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Al Eisele Headshot

Georgetown and John Edwards: A Pair of Winners

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OK, sports fans and political junkies, hold on to your seats because I've got a lot to say.

I just watched Georgetown University come from behind to upset North Carolina in overtime to make it to the NCAA Final Four, and then I watched Katie Couric's fascinating interview with former Sen. John Edwards and his wife Elizabeth, and I'm convinced both could go on to win the championship in their respective spheres.

Georgetown, of course, plays Ohio State next weekend for the right to play for the national championship, while Edwards, the North Carolina Democrat who undoubtedly was rooting for his alma mater, is competing with Hlllary Clinton, Barack Obama, Bill Richardson, Joe Biden, Chris Dodd, Dennis Kuchinich and probably Al Gore for the 2008 Democratic presidential nomination.

I hurried home after the 5:30 Mass at Holy Trinity Catholic Church in Georgetown to catch the end of the Georgetown-UNC game, just in time to see Georgetown tie the game at the end of regulation play, and then demolish cold-shooting UNC in overtime.

Holy Trinity was John F. Kennedy's parish church, where he attended Mass for the last time before his assassination. It's next door to the Georgetown campus and is run by the Jesuits, although the priest who said Mass wasn't a Jesuit. He explained that he was filling in because "all the Jesuits are watching the game."

Just before Mass, I went to a meeting at Holy Trinity about how to plan your funeral. I wasn't keen on going because of the subject matter, but my wife, who was planning to go, wasn't feeling well and insisted I go in her place. It was all about how Christians should acknowledge there's life after death and prepare for the inevitable. At 70, I don't need to be reminded of my mortality, but I went, and found it a useful, if sobering, experience.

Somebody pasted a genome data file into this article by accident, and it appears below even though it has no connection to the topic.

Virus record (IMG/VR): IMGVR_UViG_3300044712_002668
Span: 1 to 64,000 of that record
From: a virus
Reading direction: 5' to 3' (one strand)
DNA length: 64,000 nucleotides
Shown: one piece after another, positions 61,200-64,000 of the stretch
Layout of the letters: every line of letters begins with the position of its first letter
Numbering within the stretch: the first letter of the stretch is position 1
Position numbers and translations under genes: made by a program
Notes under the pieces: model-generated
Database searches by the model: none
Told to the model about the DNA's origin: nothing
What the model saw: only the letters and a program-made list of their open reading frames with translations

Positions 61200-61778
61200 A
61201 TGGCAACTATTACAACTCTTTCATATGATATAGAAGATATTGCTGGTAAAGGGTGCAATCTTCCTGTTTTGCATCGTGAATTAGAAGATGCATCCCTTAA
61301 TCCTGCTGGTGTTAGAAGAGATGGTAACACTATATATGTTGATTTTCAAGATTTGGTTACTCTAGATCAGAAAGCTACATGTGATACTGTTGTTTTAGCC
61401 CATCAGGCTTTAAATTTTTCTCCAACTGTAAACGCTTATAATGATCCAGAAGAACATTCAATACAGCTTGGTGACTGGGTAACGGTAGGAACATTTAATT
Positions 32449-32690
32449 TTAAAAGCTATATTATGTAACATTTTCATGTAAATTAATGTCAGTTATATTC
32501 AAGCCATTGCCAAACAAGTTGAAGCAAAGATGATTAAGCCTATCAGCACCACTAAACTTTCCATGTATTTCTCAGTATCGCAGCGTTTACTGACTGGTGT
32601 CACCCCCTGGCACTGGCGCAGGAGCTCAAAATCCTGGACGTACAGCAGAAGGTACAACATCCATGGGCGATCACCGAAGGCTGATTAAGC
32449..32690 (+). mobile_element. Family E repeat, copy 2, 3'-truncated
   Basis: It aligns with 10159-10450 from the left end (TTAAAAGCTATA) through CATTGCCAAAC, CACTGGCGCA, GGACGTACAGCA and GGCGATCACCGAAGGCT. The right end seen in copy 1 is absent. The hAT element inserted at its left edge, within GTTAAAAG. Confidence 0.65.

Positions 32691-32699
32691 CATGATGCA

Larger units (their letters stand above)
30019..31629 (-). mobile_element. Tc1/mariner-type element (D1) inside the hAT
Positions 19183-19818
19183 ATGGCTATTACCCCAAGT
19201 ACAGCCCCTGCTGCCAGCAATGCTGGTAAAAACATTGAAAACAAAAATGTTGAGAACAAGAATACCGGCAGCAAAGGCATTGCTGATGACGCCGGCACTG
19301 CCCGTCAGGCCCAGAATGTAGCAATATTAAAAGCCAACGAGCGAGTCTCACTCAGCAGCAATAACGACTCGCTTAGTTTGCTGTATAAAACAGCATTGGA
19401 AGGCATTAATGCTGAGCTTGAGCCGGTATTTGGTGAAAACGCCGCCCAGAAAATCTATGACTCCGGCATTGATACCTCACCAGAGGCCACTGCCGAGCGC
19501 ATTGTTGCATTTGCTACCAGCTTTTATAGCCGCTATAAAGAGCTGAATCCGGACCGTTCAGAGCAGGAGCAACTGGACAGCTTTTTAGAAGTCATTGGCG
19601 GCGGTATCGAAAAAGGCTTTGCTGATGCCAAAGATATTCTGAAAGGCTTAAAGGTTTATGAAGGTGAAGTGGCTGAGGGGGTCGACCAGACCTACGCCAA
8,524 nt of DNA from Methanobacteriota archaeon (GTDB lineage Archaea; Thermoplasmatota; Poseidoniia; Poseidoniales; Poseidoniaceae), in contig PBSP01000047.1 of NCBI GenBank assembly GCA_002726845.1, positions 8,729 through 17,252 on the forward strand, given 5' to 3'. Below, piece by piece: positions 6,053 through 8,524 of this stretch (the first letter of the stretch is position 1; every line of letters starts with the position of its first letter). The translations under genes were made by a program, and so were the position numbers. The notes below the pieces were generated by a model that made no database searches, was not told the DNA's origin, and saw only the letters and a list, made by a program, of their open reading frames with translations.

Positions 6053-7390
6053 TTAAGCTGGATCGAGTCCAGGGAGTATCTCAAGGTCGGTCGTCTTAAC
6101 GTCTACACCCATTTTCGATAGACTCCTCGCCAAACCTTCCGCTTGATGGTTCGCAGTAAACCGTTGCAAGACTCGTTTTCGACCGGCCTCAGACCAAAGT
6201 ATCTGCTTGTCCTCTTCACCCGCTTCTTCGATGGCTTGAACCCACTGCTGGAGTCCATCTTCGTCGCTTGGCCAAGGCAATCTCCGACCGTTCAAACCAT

All right, pay attention because this gets a bit complicated.

Earlier in the day, I attended a farewell party in suburban Maryland for Marty Sabo, the Minnesota Democrat who retired from Congress last year after 28 years. It was hosted by Doris Matsui, widow of Rep. Bob Matsui of California, and Rep. John Dingell of Michigan and his wife Debbie. Sabo, who is the last member of the Class of 1978, and would have been chairman of the Budget Committee, and his wife Sylvia are returning to Minneapolis as soon as they sell their house in suburban Viginia.

Among the people who turned out to say goodbye to the Sabos were a half-dozen Democrats who now chair House committees, including Dingell (Energy and Commerce) -- and a graduate of Georgetown; Jim Oberstar of Minnesota (Transportation and Infrastructure); Dave Obey of Wisconsin (Appropriations); Henry Waxman of California (Oversight and Government Reform) and Ike Skelton (Armed Services).

Obey took some ribbing for his recent encounter with an anti-war activist who upbraided him in a Capitol hallway about the $124 billion supplemental spending bill he sponsored that requires President Bush to bring troops home from Iraq by next August. Obey, who doesn't suffer fools gladly even on a good day, decried "idiot liberals" who don't understand his legislation. The outburst was videotaped and wound up on YouTube, where it was viewed by countless people and forced Obey to issue a written apology saying he was sorry he yelled at his inquisitors.

But Obey was unapologetic when I asked him about it, saying his constituents were supportive. And he was basking in the praise of Speaker Nancy Pelosi and fellow Democrats, who gave him credit for winning the bare mininum votes to win approval of the bill last week.

But much of the talk at Sabo's party was about Elizabeth Edwards, and her husband's decision to continue his campaign despite her setback in her battle with breast cancer. Rep. Oberstar, who lost his wife to breast cancer several years ago, told me he's supporting Edwards, as did Sylvia Sabo, a breast cancer survivor.

Maybe that, and the fact that I'd just come from the session about planning my own funeral, was why I was particularly moved by the Edwards' interview with Katie Couric. Both Edwards and his wife were real people, grappling with a life and death decision, and they came across as people who you cared about and could trust to make the right decision for the right reasons.

I told my wife Edwards should use the interview for his campaign ads, it was that powerful and convincing. I like him, I told her. I could vote for him.

Now, if Georgetown can just beat Ohio State and then the winner of the Florida-UCLA game, I'll believe that John and Elizabeth Edwards can be the next occupants of the White House. And I may even be ready to think about planning my own funeral.